Each planting tray has six pockets in which to place plants. The pockets are deep but they aren’t very large so you’re limited to smaller plants. But there’s plenty of soil in the tray for healthy root development so the plants are well supported (they won’t tip and fall out of the tray if properly planted).
The company says you can put two or three plants in each planting pocket. I suppose that works for plants like carrots (there’s enough depth to the planting pockets to grow shorter carrots, like Danvers Half Long) or smaller herbs, but I wouldn’t put three tomatoes or beans in each one.
I filled the entire GreenStalk planter with both hot and sweet peppers (using mostly organic seeds thanks to the Sustainable Seed Company). They readily established in the warm soil in the planter and grew quickly. Because of the planter design, the peppers tended to grow leaves on only one side (away from the planter) and leaned out a little, but they were healthy and set fruit readily. As peppers develop and the plants get top-heavy, I’ll tie them up to prevent them from falling over. This is easily done with a few sticks or plant stakes and some twine.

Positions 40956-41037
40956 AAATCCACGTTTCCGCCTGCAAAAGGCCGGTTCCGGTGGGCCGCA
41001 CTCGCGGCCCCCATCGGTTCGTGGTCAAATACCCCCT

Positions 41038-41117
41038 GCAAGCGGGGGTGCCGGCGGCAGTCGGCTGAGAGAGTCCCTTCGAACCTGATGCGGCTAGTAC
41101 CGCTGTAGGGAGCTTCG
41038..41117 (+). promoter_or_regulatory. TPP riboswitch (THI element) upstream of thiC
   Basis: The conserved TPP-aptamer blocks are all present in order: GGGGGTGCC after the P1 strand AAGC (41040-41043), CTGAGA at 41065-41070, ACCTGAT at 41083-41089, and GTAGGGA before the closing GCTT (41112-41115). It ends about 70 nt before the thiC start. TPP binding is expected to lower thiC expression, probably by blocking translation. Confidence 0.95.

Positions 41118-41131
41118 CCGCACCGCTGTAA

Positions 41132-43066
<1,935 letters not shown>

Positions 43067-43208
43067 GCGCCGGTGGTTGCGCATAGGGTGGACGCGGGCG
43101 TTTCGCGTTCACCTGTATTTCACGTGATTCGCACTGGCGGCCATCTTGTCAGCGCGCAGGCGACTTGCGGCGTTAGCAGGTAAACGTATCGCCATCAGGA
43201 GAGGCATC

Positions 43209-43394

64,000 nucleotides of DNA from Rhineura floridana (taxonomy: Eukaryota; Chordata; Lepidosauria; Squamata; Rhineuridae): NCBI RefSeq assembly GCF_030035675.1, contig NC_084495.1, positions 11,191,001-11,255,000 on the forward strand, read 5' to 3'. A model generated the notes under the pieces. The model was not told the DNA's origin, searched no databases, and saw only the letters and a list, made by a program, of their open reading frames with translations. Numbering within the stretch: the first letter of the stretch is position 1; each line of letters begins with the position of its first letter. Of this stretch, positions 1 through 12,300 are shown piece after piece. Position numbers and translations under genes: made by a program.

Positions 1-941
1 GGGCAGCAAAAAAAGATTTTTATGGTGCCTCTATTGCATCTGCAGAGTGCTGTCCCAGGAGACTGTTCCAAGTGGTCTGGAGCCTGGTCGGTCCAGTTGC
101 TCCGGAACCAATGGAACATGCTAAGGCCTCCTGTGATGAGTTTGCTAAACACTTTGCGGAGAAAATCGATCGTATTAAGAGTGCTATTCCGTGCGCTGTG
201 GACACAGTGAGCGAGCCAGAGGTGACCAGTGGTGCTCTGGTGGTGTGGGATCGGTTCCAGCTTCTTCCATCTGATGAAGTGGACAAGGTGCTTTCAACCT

Be aware that the plant roots are fairly close to the exterior of the planting pocket so can easily be “cooked” or overheated by sun exposure in warmer climates.
Watering the GreenStalk Planter
This is what I was most curious about when I first saw the GreenStalk planter.
Just fill the top water reservoir and watch the water gurgle down the center tube to fill all of the water disks below. As each disk fills, the water seeps through the holes into the soil below, slowly moistening the soil throughout each planting tray. The top water disk fills first, then the second from the top, and so on until all the disks are full.